fri 25/09/2020

My Son, My Son, What Have Ye Done | reviews, news & interviews

My Son, My Son, What Have Ye Done

My Son, My Son, What Have Ye Done

Herzog's slight though memorable portrait of an obsessive

Brad Macallum (Michael Shannon, with Chloe Sevigny) is 'Herzog’s latest one-man warrior against civilisation'

For 15 years after the death of his demon muse Klaus Kinski, Werner Herzog made documentaries about equally obsessive visionaries, climaxing five years ago with Grizzly Man’s tale of Timothy Treadwell, who loved and was eaten by bears. Though the documentaries continue, Herzog is now finally re-engaging with feature films.

For 15 years after the death of his demon muse Klaus Kinski, Werner Herzog made documentaries about equally obsessive visionaries, climaxing five years ago with Grizzly Man’s tale of Timothy Treadwell, who loved and was eaten by bears. Though the documentaries continue, Herzog is now finally re-engaging with feature films. My Son, My Son, What Have Ye Done was made back-to-back with Bad Lieutenant and shares some of its cast. But where the latter berserk Nick Cage cop film saw Herzog consciously attempt to reach new, young audiences, My Son, My Son is a more gnomic, matricidal mystery, nodding to its executive producer David Lynch.

For 15 years after the death of his demon muse Klaus Kinski, Werner Herzog made documentaries about equally obsessive visionaries, climaxing five years ago with Grizzly Man’s tale of Timothy Treadwell, who loved and was eaten by bears. Though the documentaries continue, Herzog is now finally re-engaging with feature films. My Son, My Son, What Have Ye Done was made back-to-back with Bad Lieutenant and shares some of its cast. But where the latter berserk Nick Cage cop film saw Herzog consciously attempt to reach new, young audiences, My Son, My Son is a more gnomic, matricidal mystery, nodding to its executive producer David Lynch.

Brad Macallum (Michael Shannon) is Herzog’s latest one-man warrior against civilisation, holed up in a flamingo-infested San Diego house on the morning we meet him, having run his mother through with a samurai sword. As a clueless detective (Willem Dafoe), Brad’s girlfriend (Chloe Sevigny, pictured below) and Udo Kier as his director in a production of Euripides’s Orestes - in the title role of which Brad murders his mother - wait outside, they piece together the events that led him here.

My_Son_My_Son_What_Have_Ye_Done_movie_image__Michael_ShannonHerzog again turned to fact for inspiration: in 1979, Mark Yavorsky killed his mother in San Diego after rehearsing Orestes, though when the director visited him in the late Nineties and found that Yavorsky had built a rough shrine to his film Aguirre, Wrath of God and was still dangerously psychotic, he abandoned any documentary intentions. Shannon (Oscar-nominated for Revolutionary Road and also impressive this week as The Runaways’ monstrous manager Kim Fowley), with his heavy brow and hooded, sleepless eyes, makes Brad a lupine Manson figure, a bomb ticking ever louder to an internal logic.

But unless you read Herzog’s film as a portrayal of the artificial and unconvincing world as Brad comes to see it, there’s little pretence at reality or conventional emotional engagement here. Other characters’ stilted speech sounds as if they’re in a play, or a cheap B-movie. Despite Lynch’s involvement, this isn’t one of his broken, impenetrable puzzles, but a perfectly explicable story, marked by Herzog’s interest in place, stillness and discomfort. A silence between Brad, his girlfriend and his oppressive mother (Grace Zabriskie) holds long enough to evolve from awkward to insane, Zabriskie’s mouth twitching from the social pressure’s G-force.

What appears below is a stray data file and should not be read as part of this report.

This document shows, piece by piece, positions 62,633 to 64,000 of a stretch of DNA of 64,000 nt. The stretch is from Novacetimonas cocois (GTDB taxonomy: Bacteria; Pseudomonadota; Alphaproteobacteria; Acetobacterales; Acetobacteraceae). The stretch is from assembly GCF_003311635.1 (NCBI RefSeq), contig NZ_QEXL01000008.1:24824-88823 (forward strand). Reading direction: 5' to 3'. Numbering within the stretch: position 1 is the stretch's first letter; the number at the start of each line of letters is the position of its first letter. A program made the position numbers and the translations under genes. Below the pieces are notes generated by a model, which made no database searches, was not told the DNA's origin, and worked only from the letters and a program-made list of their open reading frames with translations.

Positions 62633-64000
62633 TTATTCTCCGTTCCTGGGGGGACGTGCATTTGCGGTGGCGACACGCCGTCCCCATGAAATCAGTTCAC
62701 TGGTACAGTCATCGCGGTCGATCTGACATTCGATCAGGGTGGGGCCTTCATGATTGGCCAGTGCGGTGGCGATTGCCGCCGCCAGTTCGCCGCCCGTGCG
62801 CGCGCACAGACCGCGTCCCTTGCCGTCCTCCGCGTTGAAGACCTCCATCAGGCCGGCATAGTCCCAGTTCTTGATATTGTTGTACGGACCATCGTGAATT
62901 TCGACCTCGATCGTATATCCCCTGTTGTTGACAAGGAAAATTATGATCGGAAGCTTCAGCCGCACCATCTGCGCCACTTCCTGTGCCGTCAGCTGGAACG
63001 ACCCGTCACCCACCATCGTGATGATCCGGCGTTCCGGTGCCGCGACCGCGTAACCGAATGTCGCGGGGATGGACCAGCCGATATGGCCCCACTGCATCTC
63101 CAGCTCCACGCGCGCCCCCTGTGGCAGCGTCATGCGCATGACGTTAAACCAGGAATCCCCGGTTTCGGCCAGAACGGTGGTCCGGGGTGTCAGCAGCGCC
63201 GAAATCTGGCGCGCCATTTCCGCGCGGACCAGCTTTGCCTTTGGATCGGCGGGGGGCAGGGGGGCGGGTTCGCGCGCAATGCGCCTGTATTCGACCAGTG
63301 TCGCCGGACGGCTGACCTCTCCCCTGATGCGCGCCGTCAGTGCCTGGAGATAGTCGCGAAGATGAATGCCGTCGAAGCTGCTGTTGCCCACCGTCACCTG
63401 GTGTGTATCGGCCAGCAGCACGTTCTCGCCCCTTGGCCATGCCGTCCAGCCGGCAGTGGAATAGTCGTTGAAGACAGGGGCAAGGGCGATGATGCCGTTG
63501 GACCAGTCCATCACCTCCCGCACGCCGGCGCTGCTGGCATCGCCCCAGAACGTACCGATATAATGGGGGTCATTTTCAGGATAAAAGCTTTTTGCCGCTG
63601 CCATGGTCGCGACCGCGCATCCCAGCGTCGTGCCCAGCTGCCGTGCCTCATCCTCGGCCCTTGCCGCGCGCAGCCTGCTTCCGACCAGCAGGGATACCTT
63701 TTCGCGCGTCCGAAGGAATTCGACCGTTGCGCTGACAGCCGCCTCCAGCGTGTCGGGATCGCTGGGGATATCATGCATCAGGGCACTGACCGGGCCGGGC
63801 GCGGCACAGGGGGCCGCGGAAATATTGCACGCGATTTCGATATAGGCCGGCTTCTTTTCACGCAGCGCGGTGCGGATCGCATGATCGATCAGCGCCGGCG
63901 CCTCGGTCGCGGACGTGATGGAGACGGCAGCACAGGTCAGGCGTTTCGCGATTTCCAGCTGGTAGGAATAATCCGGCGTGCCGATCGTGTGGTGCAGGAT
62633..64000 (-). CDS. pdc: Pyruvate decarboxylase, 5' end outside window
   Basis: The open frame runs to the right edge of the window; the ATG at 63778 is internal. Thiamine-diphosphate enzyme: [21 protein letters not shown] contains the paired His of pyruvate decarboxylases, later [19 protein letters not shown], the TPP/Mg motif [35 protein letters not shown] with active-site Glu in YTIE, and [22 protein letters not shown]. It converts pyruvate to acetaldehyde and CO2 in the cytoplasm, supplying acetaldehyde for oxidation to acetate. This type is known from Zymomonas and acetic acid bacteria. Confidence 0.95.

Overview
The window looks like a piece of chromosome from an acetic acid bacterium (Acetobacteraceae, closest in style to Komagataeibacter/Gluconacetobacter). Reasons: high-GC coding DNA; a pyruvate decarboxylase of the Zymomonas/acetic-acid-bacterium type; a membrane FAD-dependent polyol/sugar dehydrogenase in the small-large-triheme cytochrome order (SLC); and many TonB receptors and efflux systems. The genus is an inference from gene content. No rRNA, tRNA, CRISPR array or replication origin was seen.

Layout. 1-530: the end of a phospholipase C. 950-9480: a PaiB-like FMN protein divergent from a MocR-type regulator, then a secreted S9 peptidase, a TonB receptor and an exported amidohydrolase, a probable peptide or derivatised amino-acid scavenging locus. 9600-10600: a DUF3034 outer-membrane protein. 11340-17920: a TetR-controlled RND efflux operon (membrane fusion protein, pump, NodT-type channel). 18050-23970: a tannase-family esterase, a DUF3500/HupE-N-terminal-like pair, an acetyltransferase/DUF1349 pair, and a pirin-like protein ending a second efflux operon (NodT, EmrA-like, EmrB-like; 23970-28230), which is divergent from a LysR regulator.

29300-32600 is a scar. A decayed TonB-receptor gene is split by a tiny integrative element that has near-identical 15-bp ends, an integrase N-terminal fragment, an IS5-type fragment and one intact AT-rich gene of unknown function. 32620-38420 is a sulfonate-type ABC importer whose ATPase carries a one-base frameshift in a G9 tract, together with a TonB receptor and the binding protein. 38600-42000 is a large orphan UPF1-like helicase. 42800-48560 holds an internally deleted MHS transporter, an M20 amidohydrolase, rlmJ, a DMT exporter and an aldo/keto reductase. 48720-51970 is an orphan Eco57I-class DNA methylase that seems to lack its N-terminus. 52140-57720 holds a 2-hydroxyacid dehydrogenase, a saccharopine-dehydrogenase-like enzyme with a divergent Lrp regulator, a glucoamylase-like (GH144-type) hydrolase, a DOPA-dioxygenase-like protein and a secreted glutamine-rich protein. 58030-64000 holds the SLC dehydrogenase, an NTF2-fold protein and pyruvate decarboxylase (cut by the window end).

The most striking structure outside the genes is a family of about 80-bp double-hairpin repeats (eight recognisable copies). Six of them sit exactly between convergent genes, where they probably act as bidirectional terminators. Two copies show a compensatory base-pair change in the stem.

Like Dennis Hopper’s later, compromised films as director, much of the pleasure lies in the odd actors and scenes Herzog assembles on the margins. Sevigny (seeming both innocent and jaded), Warhol cult star Kier, and Brad Dourif’s Uncle Ted, proprietor of the OK Corral Ostrich Farm and a man with a healthy fear of Greek plays and the nation that made them (“I had to lock my sheep up at night, they got so nervous,” he reminisces darkly of a Greek neighbour), are all slyly entertaining.

Herzog’s is a crepuscular California, shot in high contrast, showing bleached light or the black recesses of old people’s homes at midday. He also returns to the Peruvian jungle where he infamously trekked for both Aguirre and Fitzcarraldo, and Brad has his epiphany after abandoning his friends to a foolish kayaking trip where they all die. We also glimpse Tijuana’s seething borderland, Calgary’s weird glass corridors, and staring Mongolian peasantry, frustrating fragments of Herzog films that never were. The shot of Shannon’s Brad leaning his head far back on a rock, as Peru’s most deadly river rushes muddily behind him, is the most powerful in a finally slight though memorable film. Herzog the reborn fiction-maker remains a documentarian at heart.

Watch the My Son, My Son, What Have Ye Done trailer

Despite Lynch’s involvement, this isn’t one of his broken, impenetrable puzzles but a perfectly explicable story

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